Rising sun: the story of Kurobuta

by Tom Shingler 16 November 2015

Tom Shingler talks to Scott Hallsworth at the top of Harvey Nichols in Knightsbridge and finds out how far his Kurobuta restaurants have come.

Tom Shingler is the editor of Great British Chefs.

Tom Shingler is the editor of Great British Chefs.

‘My mate Mark was homeless and I was probably on the verge of losing my house,’ Scott Hallsworth tells me amongst the busy waiters and workmen around us. We’re on the Fifth Floor of Harvey Nichols where he’s about to open the third instalment of his Kurobuta restaurant concept. It seems like the combination of a great idea, buckets of elbow grease and the fear of not having a roof over your head is a recipe for success – Scott is now known for introducing the UK to fun, fast and fashionable Japanese food against a punk rock backdrop.

Growing up in Australia meant Scott experienced the first imported food from Asia when he was still doing his apprenticeship twenty-five years ago. ‘I remember Dave, a senior apprentice came into the kitchen and asked me to smell these green leaves,’ he recalls. ‘I asked what it was and he said ‘coriander, I think it’s rotten or something’. We had no idea what it was as we’d never seen it before! But all these new ingredients started flooding in and it affected me as a chef for sure.’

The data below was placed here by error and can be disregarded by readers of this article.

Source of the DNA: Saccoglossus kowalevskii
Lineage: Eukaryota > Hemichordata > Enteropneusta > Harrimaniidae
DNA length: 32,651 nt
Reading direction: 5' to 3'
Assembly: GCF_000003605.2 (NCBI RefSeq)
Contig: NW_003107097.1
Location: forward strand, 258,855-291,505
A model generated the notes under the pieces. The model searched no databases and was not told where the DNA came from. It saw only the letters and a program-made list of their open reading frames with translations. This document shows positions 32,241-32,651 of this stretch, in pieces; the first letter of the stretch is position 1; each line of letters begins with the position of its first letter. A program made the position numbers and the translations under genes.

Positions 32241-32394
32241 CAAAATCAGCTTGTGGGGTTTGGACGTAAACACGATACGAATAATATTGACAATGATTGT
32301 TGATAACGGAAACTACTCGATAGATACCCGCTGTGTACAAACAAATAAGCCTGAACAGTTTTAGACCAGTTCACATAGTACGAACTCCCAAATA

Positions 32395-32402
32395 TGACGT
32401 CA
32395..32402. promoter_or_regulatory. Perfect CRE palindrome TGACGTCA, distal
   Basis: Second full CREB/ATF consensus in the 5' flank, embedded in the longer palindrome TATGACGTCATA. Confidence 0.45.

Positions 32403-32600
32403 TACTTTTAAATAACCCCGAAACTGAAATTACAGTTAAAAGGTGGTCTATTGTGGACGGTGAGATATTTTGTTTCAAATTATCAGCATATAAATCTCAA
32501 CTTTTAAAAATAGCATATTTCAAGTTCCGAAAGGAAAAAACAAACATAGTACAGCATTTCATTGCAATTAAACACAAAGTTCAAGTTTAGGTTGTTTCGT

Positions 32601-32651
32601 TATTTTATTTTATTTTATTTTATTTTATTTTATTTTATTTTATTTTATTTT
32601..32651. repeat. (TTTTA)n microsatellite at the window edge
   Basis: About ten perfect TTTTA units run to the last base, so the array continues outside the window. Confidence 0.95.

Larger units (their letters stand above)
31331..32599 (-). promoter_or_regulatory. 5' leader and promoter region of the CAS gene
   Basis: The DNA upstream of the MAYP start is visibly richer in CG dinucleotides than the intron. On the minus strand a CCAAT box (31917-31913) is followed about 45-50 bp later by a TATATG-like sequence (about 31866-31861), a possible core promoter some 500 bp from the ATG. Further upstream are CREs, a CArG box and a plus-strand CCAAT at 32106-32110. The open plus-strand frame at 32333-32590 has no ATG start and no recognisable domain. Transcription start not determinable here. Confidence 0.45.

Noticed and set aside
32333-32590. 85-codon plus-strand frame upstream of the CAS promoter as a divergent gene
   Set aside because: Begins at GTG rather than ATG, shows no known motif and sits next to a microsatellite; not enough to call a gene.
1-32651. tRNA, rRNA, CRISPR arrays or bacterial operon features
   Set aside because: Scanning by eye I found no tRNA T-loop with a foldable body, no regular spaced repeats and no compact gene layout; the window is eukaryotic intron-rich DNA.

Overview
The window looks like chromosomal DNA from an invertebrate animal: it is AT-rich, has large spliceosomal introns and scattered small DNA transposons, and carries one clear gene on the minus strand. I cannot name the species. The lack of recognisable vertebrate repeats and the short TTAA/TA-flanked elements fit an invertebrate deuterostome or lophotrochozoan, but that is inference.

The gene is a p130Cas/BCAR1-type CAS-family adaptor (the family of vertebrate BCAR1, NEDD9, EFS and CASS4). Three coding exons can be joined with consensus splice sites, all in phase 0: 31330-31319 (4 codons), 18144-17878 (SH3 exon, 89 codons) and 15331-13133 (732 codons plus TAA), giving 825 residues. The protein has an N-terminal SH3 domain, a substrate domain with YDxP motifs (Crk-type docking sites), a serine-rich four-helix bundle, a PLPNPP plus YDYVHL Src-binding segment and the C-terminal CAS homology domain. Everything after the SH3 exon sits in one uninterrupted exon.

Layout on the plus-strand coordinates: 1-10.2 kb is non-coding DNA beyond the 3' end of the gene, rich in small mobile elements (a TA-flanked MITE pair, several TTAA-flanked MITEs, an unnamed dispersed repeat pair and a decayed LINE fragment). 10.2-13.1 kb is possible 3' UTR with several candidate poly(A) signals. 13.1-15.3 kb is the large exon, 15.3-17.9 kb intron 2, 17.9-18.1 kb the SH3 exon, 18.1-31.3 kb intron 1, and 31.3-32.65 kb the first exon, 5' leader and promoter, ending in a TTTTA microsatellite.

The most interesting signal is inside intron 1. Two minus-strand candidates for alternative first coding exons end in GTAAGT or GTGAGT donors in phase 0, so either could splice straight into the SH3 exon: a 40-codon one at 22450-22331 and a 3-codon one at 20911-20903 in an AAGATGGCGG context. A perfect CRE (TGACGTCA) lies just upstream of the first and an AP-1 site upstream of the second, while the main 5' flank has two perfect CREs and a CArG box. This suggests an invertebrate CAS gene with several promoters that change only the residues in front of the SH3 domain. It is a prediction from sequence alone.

Scott left Australia to work in Canada, Switzerland and France before arriving in London, wanting to build on his experience. He heard there was a job going at Nobu and did a trial shift. ‘It was the first time in my life that I thought I couldn’t do something,’ he says. ‘I can’t cook for 500 people a night! I was on the sauté section, which is one of the hardest positions in the kitchen. I thought I’d screwed it up but they asked me to come back. I learnt quickly and eventually worked my way up to head chef.’